Travelled: 165 kilometres from Brienne-Le-Château to Verdun in France.
Stayed: Verdun Aire, free. Usual service water extra. N48.39606, E04.53165
Departing Brienne-Le-Château heading north-east for Bar-de-Luc, we are soon confronted with a detour sign. So off we go into the French farmlands on some unnamed minor road. This is the first of two long detours this morning before reaching Bar-de-Luc.
Not a particularly flattering photo as we drive into Bar-de-Luc, but interesting. We stop and have lunch in a small aire on the canal. The down-town area and the adjoining canal are very nice.
From Bar-de-Luc we turn north on the Voie Sacrée (D1916). During the battle for Verdun (WW1) this winding country road was the only supply route open for almost a year. We are travelling this way, so why not.
Along the D1916 there are several interesting monuments etc such as this area, depicting the hazardous journey to Verdun. This one is in Erize-la-Brûlée.
Every kilometer of the D1916 is marked by one of these unique posts.
We arrive at the aire in Verdun in the late afternoon and grab a spot before walking up into the city. As you can see its close to the railway line. However we only heard a couple of trains and they were after 6 in the morning.
We walk straight up the hill to the Notre Dame Verdun. This picture of the Cathedral was taken from within the adjoining cloister.
The exterior of the Notre Dame has been peppered with shrapnel.
Looking towards the alter, the Notre Dame is dark and somewhat somber inside, but the organ music playing in the background gave it a welcoming feel.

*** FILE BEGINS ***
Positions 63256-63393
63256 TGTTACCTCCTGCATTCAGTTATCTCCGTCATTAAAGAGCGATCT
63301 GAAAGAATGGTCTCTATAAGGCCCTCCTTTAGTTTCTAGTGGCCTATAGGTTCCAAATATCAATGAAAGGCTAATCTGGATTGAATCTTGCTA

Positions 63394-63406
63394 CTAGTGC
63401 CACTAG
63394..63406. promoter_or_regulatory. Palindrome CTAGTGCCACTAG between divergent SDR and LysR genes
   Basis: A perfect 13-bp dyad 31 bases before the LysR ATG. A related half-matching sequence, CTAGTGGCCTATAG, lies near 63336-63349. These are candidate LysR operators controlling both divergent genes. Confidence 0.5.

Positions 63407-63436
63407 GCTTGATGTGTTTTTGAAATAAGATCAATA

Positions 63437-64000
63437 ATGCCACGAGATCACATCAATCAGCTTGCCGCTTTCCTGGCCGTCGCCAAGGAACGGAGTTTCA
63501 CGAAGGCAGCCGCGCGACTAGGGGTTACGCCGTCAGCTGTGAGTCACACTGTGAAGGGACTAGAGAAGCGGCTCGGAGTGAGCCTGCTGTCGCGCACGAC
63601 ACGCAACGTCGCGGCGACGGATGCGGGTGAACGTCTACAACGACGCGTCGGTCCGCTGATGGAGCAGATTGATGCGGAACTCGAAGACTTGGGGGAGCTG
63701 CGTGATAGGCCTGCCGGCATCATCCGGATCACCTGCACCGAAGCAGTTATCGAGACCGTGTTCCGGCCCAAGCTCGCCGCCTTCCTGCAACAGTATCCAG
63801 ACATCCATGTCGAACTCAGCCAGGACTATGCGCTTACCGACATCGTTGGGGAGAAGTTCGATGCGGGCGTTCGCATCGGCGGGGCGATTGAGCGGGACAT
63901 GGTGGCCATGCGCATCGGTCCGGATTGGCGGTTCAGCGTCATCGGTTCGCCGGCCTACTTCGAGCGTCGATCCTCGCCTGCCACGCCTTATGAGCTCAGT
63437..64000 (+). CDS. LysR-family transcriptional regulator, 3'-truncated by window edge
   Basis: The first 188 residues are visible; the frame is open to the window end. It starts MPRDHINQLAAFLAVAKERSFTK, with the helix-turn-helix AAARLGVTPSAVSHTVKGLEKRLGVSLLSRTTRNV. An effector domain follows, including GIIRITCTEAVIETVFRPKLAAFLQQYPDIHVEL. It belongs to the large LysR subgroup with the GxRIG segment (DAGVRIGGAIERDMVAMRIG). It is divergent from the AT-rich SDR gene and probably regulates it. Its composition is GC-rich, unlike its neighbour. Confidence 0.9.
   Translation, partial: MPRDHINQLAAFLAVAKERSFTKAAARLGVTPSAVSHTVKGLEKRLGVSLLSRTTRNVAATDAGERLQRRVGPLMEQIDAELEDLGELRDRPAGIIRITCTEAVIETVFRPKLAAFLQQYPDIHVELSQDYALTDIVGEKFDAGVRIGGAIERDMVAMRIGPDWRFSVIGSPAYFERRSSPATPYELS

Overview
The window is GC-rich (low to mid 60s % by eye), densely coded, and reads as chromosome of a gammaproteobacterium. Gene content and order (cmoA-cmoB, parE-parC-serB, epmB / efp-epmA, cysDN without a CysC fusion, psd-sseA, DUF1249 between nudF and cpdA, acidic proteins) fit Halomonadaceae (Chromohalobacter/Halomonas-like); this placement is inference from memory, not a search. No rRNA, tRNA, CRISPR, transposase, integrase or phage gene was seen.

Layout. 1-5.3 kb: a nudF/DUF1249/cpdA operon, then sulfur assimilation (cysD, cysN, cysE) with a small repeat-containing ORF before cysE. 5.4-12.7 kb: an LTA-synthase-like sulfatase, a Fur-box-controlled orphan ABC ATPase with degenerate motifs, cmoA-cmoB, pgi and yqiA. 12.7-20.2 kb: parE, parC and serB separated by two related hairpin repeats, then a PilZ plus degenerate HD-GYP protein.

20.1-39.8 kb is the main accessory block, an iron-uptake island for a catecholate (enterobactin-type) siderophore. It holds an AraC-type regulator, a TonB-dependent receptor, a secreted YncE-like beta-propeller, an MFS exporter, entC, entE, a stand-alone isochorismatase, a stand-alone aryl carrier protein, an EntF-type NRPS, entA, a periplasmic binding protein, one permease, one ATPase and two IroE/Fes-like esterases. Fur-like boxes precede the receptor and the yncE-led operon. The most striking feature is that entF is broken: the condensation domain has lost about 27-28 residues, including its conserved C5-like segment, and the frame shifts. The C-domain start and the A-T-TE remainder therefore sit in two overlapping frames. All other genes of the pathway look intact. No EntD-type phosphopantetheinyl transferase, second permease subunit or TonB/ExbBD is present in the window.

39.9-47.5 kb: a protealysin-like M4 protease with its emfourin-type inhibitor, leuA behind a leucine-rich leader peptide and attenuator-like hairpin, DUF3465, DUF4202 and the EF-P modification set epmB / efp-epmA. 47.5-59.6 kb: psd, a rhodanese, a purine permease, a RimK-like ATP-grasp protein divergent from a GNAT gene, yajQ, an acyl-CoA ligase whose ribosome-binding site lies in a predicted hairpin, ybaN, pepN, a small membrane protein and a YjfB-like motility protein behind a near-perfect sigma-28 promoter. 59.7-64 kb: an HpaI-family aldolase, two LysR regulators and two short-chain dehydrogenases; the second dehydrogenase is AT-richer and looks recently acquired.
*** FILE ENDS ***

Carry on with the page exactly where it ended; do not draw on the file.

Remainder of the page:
Pam lights a candle for the Grandchildren.
We enjoy a walk through the cloisters before we leave the Notre Dame.
We walk next door to The Citadel which was just closing but from the garden you get a nice view across Verdun.
The Citadel in Verdun, from the garden.
From the Cathedral and Citadel we walk down through the monument and staircase into the new town.
Pam on the pont in Verdun. The waterfront along the Canal de I’Est in the background.
One of the interesting old gates in Verdun.
As we wander back to the Hymer we spots signs of the siege of Verdun here and there. Outside Saint Nicholas Chapel being an example.
Only a couple of hundred metres from the aire we find this gate and drawn bridge…dated 1525.
We have a quiet evening in the free aire in Verdun. I didn’t hear any trains over night, but a delivery truck dropping off at the supermarket just before 6 am spoilt a wonderful dream. We don’t have any real plan for today other than visit some places associated with the WW1 battle field around Verdun. But that’s our next adventure.